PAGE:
Climate Summary for Florida - June 2016
Prepared by Lydia Stefanova and David F. Zierden.
Florida Climate Center
The Florida State University
Average temperatures in June were mostly above normal across the state. The departures from average temperatures in June 2016 were mostly above normal across the state, ranging from -0.1˚F in St Petersburg to +2.8˚F in Tallahassee (Table 1 and Appendix 1). Despite the warm monthly average temperatures, Fort Myers was the only major reporting stations to register a maximum temperature at or above 95F. June 2016 was the 3rd warmest on record in Miami and Vero Beach, 6th warmest on record for West Palm Beach and Daytona Beach, 7th for Tallahassee, and 8th for Tampa. Several maximum and minimum temperature records were tied or broken across the state in June (Appendix 2).
Table 1: June average temperatures and departures from normal (˚F) for selected cities.
Rainfall totals in June were varied. The departures from average rainfall were highly varied across the state (Figure 1). Tropical Storm Colin made landfall on June 6 in Taylor County and brought heavy rainfall over portions of Florida, resulting in flooding in some areas, especially Hillsborough and Pinellas counties. Major reporting stations registered departures from normal for the month ranging from -3.36” in Jacksonville to +8.42 in St Petersburg (Table 2 and Appendix 1), although localized parts of the state saw rainfall totals that were as much as 5” below normal to over 8” above normal (Figure 1). There were a small number of 24-hour precipitation records broken for the month (Table 3).
Table 2: June precipitation totals and departures from normal (inches) for select cities.
Figure 1: A graphical depiction of the monthly rainfall departure from normal (inches) for June (courtesy of NOAA, NWS).
Neutral ENSO Conditions are Present in the Pacific.
Based on current data and forecast models, the Climate Prediction Center (CPC)’s ENSO Alert System at Final El Niño Advisory/La Niña watch. El Niño has been replaced by ENSO-neutral conditions, with sea surface temperatures near average across the east-central and eastern equatorial Pacific Ocean. There is approximately a 75% chance that La Niña conditions for the fall and winter season of 2016/2017. In its seasonal outlook, CPC predicts a higher than average chance of above-normal precipitation and warmer-than-normal temperatures for Florida for July-September 2016.
Hazardous Weather Events in June.
A total of 440 hazardous weather reports were made in the month of June in Florida. The largest proportion of these reports were concerning high winds, followed by storm damage, heavy rain and thunderstorms (See Table 4 for a full breakdown). A large number of these events were associated with winds and rain from tropical storm Colin between June 5h and June 8th. Colin made landfall on June 6th along the Big Bend of Florida with maximum sustained winds of 50mph. Rainbands from Colin brought thunderstorms with strong gusts to the stretch between St Petersburg, Clearwater, and Tampa and Daytona Beach to Jacksonville, knocking down trees and power lines. Localized areas received rainfall in excess of 11 inches in a single day. Heavy rains and storm surge contributed to flooding along parts of the Gulf Coast, from Southwest Florida to Panama City. Dangerous rip currents developed along the Gulf Coast in the aftermath of the storm resulting in swimmers requiring rescue, and causing several casualties in the Panhandle.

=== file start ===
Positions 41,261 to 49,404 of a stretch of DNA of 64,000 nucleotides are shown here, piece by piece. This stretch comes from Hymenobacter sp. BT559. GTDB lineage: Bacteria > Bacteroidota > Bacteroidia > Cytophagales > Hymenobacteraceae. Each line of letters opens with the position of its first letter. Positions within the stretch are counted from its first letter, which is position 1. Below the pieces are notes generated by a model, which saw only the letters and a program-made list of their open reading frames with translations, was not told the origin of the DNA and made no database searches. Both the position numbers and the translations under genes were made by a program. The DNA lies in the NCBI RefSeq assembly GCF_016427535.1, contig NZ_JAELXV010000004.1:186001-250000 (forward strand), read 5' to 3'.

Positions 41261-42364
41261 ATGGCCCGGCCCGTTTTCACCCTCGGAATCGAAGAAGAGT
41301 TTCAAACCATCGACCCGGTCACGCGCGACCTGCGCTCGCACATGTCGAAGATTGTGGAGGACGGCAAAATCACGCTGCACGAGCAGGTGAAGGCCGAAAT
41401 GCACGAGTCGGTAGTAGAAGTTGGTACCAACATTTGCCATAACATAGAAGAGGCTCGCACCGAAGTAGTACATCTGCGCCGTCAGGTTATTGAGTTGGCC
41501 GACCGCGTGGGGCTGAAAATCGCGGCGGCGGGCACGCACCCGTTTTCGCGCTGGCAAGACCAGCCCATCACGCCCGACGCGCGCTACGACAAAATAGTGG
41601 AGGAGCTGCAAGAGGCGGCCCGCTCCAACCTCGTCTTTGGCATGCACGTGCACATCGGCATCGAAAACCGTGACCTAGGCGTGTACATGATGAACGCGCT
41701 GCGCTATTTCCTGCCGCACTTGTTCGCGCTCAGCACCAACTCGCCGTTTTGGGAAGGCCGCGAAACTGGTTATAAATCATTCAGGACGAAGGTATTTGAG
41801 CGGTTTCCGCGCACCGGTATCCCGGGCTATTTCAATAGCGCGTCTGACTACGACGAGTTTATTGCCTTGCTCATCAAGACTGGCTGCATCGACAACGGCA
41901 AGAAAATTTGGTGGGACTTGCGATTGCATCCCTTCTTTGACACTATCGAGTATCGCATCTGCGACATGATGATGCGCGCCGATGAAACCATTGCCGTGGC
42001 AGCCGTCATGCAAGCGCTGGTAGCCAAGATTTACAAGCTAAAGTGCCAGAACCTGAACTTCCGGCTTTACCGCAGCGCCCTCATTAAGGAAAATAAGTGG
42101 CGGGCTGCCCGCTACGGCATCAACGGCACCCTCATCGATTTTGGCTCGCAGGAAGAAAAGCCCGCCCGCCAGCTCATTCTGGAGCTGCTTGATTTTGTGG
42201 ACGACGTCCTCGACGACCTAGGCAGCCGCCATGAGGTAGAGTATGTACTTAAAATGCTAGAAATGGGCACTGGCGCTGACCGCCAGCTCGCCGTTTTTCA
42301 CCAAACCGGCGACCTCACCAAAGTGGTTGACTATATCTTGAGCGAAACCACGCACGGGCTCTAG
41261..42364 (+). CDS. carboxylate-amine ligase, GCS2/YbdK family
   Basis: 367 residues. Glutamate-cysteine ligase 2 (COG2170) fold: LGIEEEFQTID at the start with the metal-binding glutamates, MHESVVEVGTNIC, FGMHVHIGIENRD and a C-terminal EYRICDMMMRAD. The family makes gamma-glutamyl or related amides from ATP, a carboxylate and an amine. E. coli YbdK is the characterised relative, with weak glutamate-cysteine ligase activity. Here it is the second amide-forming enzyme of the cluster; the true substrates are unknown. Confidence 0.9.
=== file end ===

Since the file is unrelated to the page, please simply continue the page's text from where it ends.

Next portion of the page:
Table 4: Breakdown of storm reports submitted in Florida during the month of June (Compiled from Southeast Regional Climate Center.)
At the start of the month, soil moisture levels were mostly adequate (58%) to short (30%), transitioning to overall wetter conditions (61% adequate, 17% short and 15% surplus) towards the end of the month, mostly because of rains from tropical storm Colin. Warmer than average temperatures have put slight heat stress on some fields. Planting of corn, cotton, peanut, and soybean crops was completed in the Panhandle counties. Pastures and livestock are overall generally in good condition, although some fields had temporary standing water for several days following heavy rains. Warm temperatures do not seem to have had a negative impact on cattle. The citrus region remained entirely drought free, and canals and ditches are at acceptable levels. Irrigation is run in most groves two to three times a week. Some grower shave observed postbloom fruit drop in their groves, as well as some citrus greening which is being taken care of by removal of affected trees and replanting. Overall, growers are positive about the outlook of their trees and the crop for next season.
According to the US Drought Monitor, Florida remained completely drought-free throughout the month of June. Water levels at lake Okeechobee are above average for the season, at 14.94 feet.
Appendix 1: Additional June departures from normal data for Florida locations.
Appendix 2: Select daily maximum and minimum temperature records (° F) broken during June (compiled from NOAA, NWS).